Posts Tagged ‘massacre’

A first in the aftermath of an American massacre

Friday, October 2nd, 2015

In our decades-long fight at WBI to enact simple, common-sense legislation to require employers to take seriously health-harming abusive mistreatment of employees by employees, we are accustomed to disappointment with lawmakers who reflexively agree with business lobbyists’ arguments that a law like the Healthy Workplace Bill is unnecessary. We get exasperated at contemporary lawmakers who shirk their responsibility to protect public safety.

Nowhere is this negligence and abdication of responsibility more apparent than the failure to pass even modest regulations of guns in America. Lawmakers are cowed by the powerful gun lobby. Approval for background checks for new gun buyers at gun shows is high among public respondents completing polls as well as among gun owners.

In the aftermath of the frequent mass murders (more than four killed as per the FBI definition) by gun, there is a call for state or federal laws to restrain unbridled gun sales. Family survivors of the gunshot victims make emotional pleas in the media and testify before hastily called legislative committees with few new laws to show for it.

The most disgraceful episode of legislative dereliction followed the Jan. 13, 2013 slaying of 20 young school children and six adult staff at the Sandy Hook Elementary School in Newtown, CT. Rational people felt that FINALLY, the NRA argument would not sway members of Congress, but it did. No legislation followed (though the State did pass some new laws). The President held a press conference in the aftermath of that embarrassing defeat of proposed legislation to call for background checks. He found the failure inexcusable, incredulous.

This week, in the evening of the day that another 10 people died on a school campus, the President repeated his thinly veiled disgust that America stands alone among industrialized nations with so many massacres by gun, so common as to be routine. He called out opponents of “common sense” regulation of gun ownership as not being believable any more. He spoke frankly, not delicately. He also inoculated the public to the NRA counterarguments to come by stating them as part of his message — that he would be criticized as making the tragedy political, that there would be diversions to problems with mental illness, and a call for more guns by the NRA.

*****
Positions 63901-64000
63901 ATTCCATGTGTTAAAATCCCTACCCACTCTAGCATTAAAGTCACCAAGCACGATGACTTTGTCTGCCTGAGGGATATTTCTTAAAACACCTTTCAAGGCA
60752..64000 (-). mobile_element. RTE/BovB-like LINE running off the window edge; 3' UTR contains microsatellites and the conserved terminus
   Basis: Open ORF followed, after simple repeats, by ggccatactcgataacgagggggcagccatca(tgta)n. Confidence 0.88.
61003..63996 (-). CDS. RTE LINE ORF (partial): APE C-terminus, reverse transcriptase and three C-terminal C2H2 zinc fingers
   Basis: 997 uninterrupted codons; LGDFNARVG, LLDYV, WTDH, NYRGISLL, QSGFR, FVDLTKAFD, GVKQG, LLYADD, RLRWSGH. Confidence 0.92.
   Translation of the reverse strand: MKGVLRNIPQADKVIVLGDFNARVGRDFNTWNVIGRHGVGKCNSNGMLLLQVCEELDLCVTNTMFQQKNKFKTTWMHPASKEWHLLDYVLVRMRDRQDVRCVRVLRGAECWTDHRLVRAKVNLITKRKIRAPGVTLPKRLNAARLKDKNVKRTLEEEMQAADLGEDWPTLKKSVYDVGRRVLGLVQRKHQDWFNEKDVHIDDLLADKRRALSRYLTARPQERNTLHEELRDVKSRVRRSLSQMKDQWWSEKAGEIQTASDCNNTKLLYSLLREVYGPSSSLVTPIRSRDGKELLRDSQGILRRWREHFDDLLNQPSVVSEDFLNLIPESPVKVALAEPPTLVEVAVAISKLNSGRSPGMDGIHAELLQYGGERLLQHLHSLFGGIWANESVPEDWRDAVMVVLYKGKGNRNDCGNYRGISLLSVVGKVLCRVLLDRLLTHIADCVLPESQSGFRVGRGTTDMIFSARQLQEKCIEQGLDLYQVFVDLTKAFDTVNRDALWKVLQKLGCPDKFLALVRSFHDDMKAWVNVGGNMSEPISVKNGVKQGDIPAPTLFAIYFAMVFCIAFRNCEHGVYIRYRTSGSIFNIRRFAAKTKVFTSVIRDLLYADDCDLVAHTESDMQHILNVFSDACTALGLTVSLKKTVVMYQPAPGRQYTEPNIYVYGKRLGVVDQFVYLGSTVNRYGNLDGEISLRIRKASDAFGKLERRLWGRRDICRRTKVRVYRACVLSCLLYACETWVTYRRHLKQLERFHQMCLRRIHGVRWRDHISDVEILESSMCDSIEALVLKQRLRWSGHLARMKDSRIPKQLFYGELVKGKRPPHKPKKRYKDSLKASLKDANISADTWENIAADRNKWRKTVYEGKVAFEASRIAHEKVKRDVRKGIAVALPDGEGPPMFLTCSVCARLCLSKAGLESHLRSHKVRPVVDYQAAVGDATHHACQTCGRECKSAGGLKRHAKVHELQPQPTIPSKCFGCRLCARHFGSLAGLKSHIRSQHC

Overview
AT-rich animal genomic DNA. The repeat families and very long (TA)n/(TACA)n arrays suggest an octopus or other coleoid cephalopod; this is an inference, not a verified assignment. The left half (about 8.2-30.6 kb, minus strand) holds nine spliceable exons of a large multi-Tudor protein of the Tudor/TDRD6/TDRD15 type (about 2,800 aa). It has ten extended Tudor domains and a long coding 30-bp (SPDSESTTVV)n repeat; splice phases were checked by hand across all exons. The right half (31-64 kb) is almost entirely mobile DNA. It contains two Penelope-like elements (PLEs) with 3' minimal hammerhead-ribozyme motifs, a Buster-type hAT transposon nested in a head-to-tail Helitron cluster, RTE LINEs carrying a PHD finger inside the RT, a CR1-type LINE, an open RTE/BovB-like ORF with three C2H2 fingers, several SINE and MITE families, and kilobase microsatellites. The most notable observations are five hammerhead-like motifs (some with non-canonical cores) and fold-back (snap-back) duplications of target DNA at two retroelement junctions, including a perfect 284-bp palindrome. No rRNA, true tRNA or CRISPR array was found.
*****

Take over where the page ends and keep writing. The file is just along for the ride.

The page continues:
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Posted in Commentary by G. Namie | No Archived Comments | Post A Comment () »

Massacre at Manchester: Weak Connections to Bullying

Friday, August 6th, 2010

The massacre by Omar Thornton at Hartford Distributors in Manchester, CT is a “teachable moment” but not necessarily to advance awareness about workplace bullying as some claim.



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Posted in Fairness & Social Justice Denied | 17 Archived Comments | Post A Comment () »

New Documentary Announcement

Tuesday, February 2nd, 2010

Please check out this film!  The Drs. Namie and the WBI Legislative Campaign are featured.  It’s a documentary that begins with post office homicide and then introduces bullying as a potential toxic feature of the work environment that can set the stage for violence.

“Delivers a potent mix of shocking truth, honest analysis and dark humor”

Feature documentary Murder by Proxy: How America Went Postal offers a provocative examination of the possible role of hostile work environments in mass murder incidents, starting with the earliest USPS mass murder-suicide in 1986.

At a time when tensions are rising again in the Postal Service and in other workplaces across America, Murder By Proxy is a simply a must-see film.

Spread the word, forward the link to this announcement to your friends


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Posted in Events & Appearances, Fairness & Social Justice Denied, Hear Ye! Hear Ye! 2 | 2 Archived Comments | Post A Comment () »

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